Mushrooms:​ ​Why​ ​and​ ​How​ ​You​ ​Should​ ​Grow​ ​Them

 In Organic Farming Practices

Mushrooms are fascinating organisms that deserve the attention of more farmers and gardeners. Growing mushrooms is a good idea for multiple reasons, and can be done in a few different ways – though it also poses some challenges.

One reason a farmer might consider mushrooms is that growing them can be quite a fun, educational activity. Plus, even growing mushrooms just for yourself can provide you with a delicious and nutritious product that’s much fresher than what you could buy at the supermarket.

Another, more utilitarian, reason for growing mushrooms is waste reduction. Mushrooms are grown on organic material, and can be grown on agricultural “leftovers” such as straw, corn cobs, grass, potato leaves, soybean hulls, peanut shells, sawdust, cotton waste, coffee pulp, tree leaves, branches, and logs – which may have otherwise gone to waste. Mushrooms enrich the organic material in which they are grown, leaving a valuable byproduct which can be used as a fertilizer to boost the yield, nutritional quality, and health of subsequent crops.

Some growers may feel they already have too much going on to add one more crop. But mushrooms can be grown during the coldest months of the year, to supplement revenues when not much else is going on. Plus, with the proper setup and planning, mushrooms could be incorporated into any growing season. Conducting market research before beginning any new crop is a good idea, but in general, growing mushrooms is a great way to diversify a farming operation and add value.

Some types of mushrooms grow well on composted materials, while others grow well on straw or woody materials. For newbie mushroom growers, the latter are an easier place to begin. When I interned at a small organic vegetable farm, I learned how to make “mushroom logs” for Oyster and Shiitake mushrooms. We used freshly cut logs, because old, decomposing logs may already contain wild fungi and other organisms that can kill or outcompete cultivated mushrooms. Different types of mushrooms, such as Pearl Oyster mushrooms versus Phoenix Oyster mushrooms, “prefer” different types of wood, such as maple versus spruce; more information about the appropriate tree species for mushroom cultivation can be found online, through websites such as www.fungi.com/blog/items/plug-spawn.html.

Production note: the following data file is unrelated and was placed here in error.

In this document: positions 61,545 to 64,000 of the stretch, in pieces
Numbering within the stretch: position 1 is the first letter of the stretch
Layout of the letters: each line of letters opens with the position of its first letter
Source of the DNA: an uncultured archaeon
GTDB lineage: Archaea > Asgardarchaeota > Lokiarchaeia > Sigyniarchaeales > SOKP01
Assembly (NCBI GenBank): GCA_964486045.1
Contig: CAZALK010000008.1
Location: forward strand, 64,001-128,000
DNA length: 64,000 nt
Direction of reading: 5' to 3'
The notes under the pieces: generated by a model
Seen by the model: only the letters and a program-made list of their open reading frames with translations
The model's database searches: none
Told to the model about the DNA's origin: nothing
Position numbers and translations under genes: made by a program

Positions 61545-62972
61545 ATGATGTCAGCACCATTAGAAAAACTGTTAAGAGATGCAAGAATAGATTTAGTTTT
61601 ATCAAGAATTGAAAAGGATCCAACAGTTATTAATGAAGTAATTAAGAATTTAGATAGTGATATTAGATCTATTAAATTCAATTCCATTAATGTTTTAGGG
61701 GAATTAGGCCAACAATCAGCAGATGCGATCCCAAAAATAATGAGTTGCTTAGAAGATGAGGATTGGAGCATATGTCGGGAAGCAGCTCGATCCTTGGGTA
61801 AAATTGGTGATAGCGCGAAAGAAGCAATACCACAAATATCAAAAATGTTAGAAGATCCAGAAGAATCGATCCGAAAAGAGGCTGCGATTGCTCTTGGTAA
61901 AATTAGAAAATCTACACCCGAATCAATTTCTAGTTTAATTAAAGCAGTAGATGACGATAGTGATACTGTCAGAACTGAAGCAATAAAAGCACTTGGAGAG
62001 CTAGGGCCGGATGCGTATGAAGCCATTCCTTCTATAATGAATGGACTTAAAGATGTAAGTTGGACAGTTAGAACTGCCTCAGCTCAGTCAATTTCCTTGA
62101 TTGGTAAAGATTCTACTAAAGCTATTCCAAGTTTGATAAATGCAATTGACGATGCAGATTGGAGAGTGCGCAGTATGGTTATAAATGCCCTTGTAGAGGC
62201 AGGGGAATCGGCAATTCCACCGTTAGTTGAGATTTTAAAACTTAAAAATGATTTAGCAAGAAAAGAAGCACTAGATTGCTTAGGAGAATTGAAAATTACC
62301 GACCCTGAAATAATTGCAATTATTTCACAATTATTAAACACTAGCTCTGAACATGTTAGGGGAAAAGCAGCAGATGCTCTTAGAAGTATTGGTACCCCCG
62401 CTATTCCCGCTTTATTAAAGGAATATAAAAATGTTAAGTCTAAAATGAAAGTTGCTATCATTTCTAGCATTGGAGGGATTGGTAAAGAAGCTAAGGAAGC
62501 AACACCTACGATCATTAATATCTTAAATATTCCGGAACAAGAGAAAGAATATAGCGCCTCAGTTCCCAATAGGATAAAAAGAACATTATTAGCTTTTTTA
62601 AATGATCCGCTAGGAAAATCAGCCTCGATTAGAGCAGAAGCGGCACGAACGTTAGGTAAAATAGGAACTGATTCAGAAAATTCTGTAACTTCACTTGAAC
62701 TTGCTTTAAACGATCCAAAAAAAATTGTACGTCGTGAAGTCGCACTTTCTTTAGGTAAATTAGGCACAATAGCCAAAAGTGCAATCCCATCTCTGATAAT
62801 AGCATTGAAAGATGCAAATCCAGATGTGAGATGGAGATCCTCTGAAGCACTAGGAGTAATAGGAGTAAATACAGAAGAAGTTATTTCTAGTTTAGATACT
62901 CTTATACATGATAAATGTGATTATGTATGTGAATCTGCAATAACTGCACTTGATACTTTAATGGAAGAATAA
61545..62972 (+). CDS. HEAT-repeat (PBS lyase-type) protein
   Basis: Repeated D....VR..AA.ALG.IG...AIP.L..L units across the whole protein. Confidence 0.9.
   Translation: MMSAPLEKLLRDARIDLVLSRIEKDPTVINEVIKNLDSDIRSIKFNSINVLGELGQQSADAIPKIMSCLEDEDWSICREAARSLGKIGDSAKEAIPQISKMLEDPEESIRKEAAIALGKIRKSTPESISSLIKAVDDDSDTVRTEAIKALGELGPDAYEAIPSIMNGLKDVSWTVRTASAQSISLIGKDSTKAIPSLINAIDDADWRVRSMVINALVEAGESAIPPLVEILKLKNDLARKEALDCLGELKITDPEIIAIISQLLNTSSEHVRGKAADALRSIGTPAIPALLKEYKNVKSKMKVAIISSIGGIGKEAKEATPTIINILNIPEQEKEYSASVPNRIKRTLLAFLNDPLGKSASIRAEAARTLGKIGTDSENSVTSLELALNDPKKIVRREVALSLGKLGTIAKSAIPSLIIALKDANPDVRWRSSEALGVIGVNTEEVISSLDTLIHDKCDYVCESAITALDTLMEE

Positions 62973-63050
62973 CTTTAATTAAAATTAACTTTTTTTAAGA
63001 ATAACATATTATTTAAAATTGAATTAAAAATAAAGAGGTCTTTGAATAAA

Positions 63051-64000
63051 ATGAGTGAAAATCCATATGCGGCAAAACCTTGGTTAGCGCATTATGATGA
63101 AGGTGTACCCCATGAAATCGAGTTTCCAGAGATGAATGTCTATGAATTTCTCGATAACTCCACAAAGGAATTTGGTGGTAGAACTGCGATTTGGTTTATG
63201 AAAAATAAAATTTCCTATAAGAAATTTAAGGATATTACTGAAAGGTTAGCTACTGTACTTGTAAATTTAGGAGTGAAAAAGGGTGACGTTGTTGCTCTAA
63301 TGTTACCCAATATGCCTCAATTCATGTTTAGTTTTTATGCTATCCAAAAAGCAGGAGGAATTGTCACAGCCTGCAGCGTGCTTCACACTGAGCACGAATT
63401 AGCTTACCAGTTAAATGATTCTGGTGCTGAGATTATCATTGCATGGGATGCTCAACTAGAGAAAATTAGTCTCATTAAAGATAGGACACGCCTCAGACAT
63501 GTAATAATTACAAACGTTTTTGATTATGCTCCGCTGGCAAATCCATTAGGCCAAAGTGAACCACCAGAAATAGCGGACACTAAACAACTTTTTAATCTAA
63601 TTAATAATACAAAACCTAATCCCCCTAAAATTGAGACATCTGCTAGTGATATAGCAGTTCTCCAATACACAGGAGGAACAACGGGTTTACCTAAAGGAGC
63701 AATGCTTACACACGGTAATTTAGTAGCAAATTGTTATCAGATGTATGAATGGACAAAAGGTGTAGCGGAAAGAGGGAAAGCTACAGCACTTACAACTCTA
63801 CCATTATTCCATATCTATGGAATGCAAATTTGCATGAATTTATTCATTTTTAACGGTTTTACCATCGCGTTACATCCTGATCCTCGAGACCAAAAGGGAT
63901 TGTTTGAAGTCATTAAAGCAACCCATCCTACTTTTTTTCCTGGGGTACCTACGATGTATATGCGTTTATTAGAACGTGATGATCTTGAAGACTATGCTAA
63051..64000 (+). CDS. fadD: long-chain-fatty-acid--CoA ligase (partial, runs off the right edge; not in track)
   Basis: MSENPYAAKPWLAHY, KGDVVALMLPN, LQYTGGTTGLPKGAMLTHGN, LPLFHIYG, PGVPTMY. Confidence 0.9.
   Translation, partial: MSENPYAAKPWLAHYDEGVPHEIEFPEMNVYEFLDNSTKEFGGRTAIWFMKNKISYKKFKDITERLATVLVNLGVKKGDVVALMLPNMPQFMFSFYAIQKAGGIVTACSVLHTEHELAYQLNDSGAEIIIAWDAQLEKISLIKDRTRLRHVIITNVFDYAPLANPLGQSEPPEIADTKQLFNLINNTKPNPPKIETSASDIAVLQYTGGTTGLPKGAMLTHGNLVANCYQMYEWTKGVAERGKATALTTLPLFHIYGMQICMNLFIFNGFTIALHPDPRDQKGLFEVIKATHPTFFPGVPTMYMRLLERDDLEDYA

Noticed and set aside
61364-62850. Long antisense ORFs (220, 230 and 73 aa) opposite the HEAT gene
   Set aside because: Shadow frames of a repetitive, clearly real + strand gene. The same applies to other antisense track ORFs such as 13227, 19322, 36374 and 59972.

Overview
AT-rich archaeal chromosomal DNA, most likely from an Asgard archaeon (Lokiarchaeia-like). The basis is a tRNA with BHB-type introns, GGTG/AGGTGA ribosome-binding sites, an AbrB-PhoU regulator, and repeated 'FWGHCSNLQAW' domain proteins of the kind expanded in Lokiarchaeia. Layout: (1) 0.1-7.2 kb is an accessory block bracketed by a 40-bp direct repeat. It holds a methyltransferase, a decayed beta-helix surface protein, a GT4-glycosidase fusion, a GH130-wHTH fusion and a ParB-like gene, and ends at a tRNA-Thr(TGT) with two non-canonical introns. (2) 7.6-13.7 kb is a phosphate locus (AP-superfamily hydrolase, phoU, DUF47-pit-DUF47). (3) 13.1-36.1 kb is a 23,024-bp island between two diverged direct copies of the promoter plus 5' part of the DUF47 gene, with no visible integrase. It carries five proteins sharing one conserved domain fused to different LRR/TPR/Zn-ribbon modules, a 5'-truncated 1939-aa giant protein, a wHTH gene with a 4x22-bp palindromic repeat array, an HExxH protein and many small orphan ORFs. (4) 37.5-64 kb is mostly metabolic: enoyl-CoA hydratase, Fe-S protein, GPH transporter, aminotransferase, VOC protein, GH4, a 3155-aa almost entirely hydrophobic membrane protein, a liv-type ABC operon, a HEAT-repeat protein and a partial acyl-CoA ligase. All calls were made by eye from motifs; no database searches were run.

We used a battery-powered drill to make holes about 6 inches apart, in rows about 2 inches apart. When you buy spawn plugs online, the product description should specify what drill bit size you need, to make sure the plugs fit snugly and are flush with the surface of the log when they are pounded in with a mallet – which is what we did next. Then, we melted wax (unscented wax candles also work) in a metal bucket over a small propane burner, and used large paintbrushes to seal each plug with the melted wax – this helps prevent drying and contamination. When we had done this with many logs, we stacked them in a tic-tac-toe structure under the shade of a large tree.

The spawn plugs are composed of a substrate, such as sawdust, which has been inoculated with mycelium, because growing mushrooms from already existing mycelium is more reliable than growing mushrooms from spores. The fungal mycelium will colonize the logs, and grow and expand within the wood. When a period of time (which depends on the conditions) has passed, the fleshy fruiting bodies of the mushrooms (the edible pieces) emerge from the logs.

There are several other methods available for growing mushrooms, too – such as raised beds in the shade, or incorporating mushrooms into a main garden. Commercial growers usually grow their mushrooms indoors, where they’re able to control the environment.

Some of the challenges involved in growing mushrooms are maintaining the proper temperature, humidity, and airflow; and avoiding contamination from unwanted organisms that can kill or compete with the mushrooms. Another common mistake is choosing the wrong substrate or growing medium. Poor quality spawn or spawn that is too old may also cause problems. But with quality materials and the right conditions – as well as commitment, care, and a great deal of patience – mushroom growing can be a very rewarding and entertaining operation.

About: As an Environmental Sciences student minoring in Agroecology, I love learning about the natural world and human civilization’s role within natural systems — especially regarding agriculture. I’m a little obsessed with plants and the roles they play both in nature and in culture, and I’m constantly trying new things while growing my knowledge of (and enthusiasm for) plants, gardening, and agriculture. 

Sources

“Grow Mushrooms: Learning How to Troubleshoot.” Mushroom Appreciation. Web. Accessed 27 August 2017 at http://www.mushroom-appreciation.com/grow-mushrooms-failure.html

Gush, Rick. “Mushroom Farming.” Hobby Farms. 18 February 2009. Accessed 27 August 2017 at http://www.hobbyfarms.com/mushroom-farming/

McCoy, Peter. “6 Reasons More Farms Should Grow Mushrooms.” Civil Eats. 7 July 2017. Web. Accessed 27 August 2017 at http://civileats.com/2017/07/07/6-reasons-more-farms-should-grow-mushrooms/

“Nutrition Benefits.” Fresh Mushrooms: Natures Hidden Treasure. Web. Accessed 27 August 2017 at http://www.mushroominfo.com/benefits/

Poppe, J. “Use of Agricultural Waste Materials in the Cultivation of Mushrooms.” Science and Cultivation of Edible Fungi, Volume I. 2000. Web. Accessed 27 August 2017 at https://books.google.com/books?id=GdVHViGBqogC

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